Cluster 1: Regular Tetrahedral Cells – Packing and Stacking

In parallel to the bike-frame 3d-scanning and finding of bike-frame cluster modules we are trying to find global systems of how to aggregate these regular tetrahedral cells into large frameworks that form closed loops at different scale levels.
Dependent on the aggregation system, such tetra-units containing the bike-frame clusters are connected at either at their 4 vertices, 4 faces, or 6 edges. Depending on the packing or stacking logic as well as on the bike-frame orientation within the cell, these large aggregations vary immensely in density due to different amounts of “negative space”: empty space globally not filled by tetrahedral cells, and locally – within one cell – not filled by bike frames.
This post covers the global aspects. An overview of – or rather zoom in on – these formations, with various types of bike-frame cluster modules replacing the tetra-units, can be found here.

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Structure in Nature is a Strategy for Design

cover of the book

In the course of our investigations into tetrahedral cell packing we came across Peter Pearce‘s book “Structure in Nature is a Strategy for Design” (first published in 1978), in which he meticuously documented his investigations of polygons, which, according to him, form the basic reconfigurable building block for environmental structures that are both, space and energy efficient. It has the potential to become our new bible, at least for a while, as long as we are looking into space filling and cell packing.

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Cluster 1 : BIKE-FRAMES | warm-up analysis

While working with our idealized proto-bike-frame we soon realized that the reality differs quite a bit and most bike-frames out there do not have parallel head and seat tubes. Even though their angles do not match by only a couple of degrees, it renders a large percentage of the cells we intuitively found so far obsolete. When we picture a classical Gaussian bell curve, our (educated) guess* is, that the number of bike frames whose head and seat tubes are colinear falls at least in the area of two standard deviations, if not three…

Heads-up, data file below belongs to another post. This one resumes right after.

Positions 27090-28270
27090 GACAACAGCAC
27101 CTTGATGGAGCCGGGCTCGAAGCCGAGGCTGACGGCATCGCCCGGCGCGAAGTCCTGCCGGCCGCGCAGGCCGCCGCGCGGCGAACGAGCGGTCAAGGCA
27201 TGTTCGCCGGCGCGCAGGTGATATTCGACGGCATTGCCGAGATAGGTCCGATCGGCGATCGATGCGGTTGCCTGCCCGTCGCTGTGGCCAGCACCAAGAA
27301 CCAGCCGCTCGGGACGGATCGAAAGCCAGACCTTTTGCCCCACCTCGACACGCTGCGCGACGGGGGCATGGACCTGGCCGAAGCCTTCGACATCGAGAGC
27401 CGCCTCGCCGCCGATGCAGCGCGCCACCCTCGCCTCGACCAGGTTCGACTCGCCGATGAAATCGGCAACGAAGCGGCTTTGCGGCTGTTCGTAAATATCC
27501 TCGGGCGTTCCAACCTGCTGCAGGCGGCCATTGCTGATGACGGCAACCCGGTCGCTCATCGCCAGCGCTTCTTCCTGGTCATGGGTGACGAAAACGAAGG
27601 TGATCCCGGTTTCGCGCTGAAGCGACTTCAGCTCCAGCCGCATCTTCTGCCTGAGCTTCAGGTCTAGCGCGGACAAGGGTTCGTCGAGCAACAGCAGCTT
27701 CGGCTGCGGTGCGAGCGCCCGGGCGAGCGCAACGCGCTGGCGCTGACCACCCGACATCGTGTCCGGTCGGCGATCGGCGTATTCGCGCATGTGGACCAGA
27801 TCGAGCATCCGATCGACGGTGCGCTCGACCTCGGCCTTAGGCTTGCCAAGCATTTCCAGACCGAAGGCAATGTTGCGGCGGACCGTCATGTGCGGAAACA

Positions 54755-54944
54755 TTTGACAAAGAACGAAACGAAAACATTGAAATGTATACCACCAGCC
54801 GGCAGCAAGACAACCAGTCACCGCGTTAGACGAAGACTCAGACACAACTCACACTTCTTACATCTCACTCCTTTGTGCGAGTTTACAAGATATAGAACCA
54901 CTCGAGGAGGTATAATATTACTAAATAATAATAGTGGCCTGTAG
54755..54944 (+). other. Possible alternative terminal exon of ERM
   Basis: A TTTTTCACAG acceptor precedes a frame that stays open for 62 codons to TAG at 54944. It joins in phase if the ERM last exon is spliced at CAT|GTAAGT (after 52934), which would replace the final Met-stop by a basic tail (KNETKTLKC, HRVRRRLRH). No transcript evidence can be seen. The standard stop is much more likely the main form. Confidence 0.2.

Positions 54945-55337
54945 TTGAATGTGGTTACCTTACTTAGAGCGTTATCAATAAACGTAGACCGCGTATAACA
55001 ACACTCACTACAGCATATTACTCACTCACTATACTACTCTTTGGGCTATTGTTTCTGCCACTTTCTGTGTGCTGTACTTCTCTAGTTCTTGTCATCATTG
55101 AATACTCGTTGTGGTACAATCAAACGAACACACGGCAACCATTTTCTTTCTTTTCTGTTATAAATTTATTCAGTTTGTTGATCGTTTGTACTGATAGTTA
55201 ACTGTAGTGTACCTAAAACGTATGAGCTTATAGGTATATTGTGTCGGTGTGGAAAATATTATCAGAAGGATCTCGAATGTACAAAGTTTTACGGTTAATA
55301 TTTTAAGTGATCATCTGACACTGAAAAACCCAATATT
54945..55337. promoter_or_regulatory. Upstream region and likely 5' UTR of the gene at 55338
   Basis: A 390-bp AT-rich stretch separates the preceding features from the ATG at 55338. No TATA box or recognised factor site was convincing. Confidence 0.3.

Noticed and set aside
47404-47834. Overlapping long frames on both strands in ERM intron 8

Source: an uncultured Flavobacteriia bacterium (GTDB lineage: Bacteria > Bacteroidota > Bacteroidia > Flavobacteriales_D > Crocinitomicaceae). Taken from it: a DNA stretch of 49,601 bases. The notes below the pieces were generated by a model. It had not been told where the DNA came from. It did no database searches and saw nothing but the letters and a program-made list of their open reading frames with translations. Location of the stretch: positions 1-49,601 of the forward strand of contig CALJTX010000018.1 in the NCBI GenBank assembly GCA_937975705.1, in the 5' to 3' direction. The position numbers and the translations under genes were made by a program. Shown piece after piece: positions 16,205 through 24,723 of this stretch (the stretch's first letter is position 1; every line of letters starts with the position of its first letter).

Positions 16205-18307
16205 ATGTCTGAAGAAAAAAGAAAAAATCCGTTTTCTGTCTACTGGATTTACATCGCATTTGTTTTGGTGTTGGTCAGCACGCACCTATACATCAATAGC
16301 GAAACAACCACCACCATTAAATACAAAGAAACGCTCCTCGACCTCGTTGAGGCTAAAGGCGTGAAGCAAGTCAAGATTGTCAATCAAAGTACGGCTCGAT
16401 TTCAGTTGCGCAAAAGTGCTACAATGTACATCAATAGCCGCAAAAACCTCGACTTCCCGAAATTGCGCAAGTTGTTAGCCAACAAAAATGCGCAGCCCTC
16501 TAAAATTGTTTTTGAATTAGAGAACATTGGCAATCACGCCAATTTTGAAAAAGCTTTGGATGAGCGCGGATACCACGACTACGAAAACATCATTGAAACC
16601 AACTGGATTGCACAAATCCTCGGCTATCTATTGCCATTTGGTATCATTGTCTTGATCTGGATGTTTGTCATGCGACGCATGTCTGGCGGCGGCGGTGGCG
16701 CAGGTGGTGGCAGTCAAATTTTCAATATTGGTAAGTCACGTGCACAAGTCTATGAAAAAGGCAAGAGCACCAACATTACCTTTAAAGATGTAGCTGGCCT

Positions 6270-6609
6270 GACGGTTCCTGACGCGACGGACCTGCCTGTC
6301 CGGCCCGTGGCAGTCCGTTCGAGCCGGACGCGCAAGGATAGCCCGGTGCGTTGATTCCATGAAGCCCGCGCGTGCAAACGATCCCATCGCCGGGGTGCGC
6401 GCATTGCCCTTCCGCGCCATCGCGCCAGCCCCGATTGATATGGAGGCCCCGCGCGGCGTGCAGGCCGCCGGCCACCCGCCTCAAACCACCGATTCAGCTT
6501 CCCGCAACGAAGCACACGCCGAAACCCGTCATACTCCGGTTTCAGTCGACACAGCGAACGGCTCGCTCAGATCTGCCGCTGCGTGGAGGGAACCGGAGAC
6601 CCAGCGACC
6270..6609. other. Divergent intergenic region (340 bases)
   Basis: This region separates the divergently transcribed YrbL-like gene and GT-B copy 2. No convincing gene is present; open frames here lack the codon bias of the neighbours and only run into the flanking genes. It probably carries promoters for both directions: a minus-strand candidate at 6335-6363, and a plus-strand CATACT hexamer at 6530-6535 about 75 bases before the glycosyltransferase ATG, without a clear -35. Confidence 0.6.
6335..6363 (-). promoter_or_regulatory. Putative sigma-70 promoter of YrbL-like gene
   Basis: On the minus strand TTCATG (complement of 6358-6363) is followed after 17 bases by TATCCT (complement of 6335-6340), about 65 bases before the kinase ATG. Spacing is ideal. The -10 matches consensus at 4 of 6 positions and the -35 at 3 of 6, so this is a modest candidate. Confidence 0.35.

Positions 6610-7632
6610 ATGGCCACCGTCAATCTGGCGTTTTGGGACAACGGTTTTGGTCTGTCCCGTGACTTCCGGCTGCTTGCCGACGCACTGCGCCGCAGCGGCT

left image from:–info—geometry
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Cluster 1 : BIKE-FRAMES | warm-up studies

Even though Vienna’s waste management agency, the MA 48, according to their own information, is collecting around 2500 abandoned bicycles within the city borders per year, it has turned out to be unbelievably difficult to get hold of any. Once an object has been officially qualified as “trash” (meaning: ended up in a dumpster – which is quite self-evidently always owned by someone – or simply being touched by official “waste management” personnel it seems) it is near to impossible to declassify it as such, and save it from being burnt, shredded, or melted back into undefined formless matter.

“In fact, it has been shown that over 70 percent of the total waste generated in Germany is held as fractions in technological processes (Statistisches Bundesamt, 2015b). However, the ambitious, technological goals of the circular economy have led to a strong separation between the individual and the institutional level.
The established waste system with its regulations can therefore also be perceived as a closed “waste regime” (Gille, 2007, 9; Reno, 2009, 21).“*

Ritzmann, S. and Birkhäuser Verlag (2018) Wegwerfen, Entwerfen : Müll im Designprozess – Nachhaltigkeit in der Designdidaktik, p. 32. Basel.

But we might have finally found a loop-hole and also possible other sources; so Lukas and I won’t have to go “Bonnie & Clyde” to get us a sample set. And this is our first legally aquired specimen:

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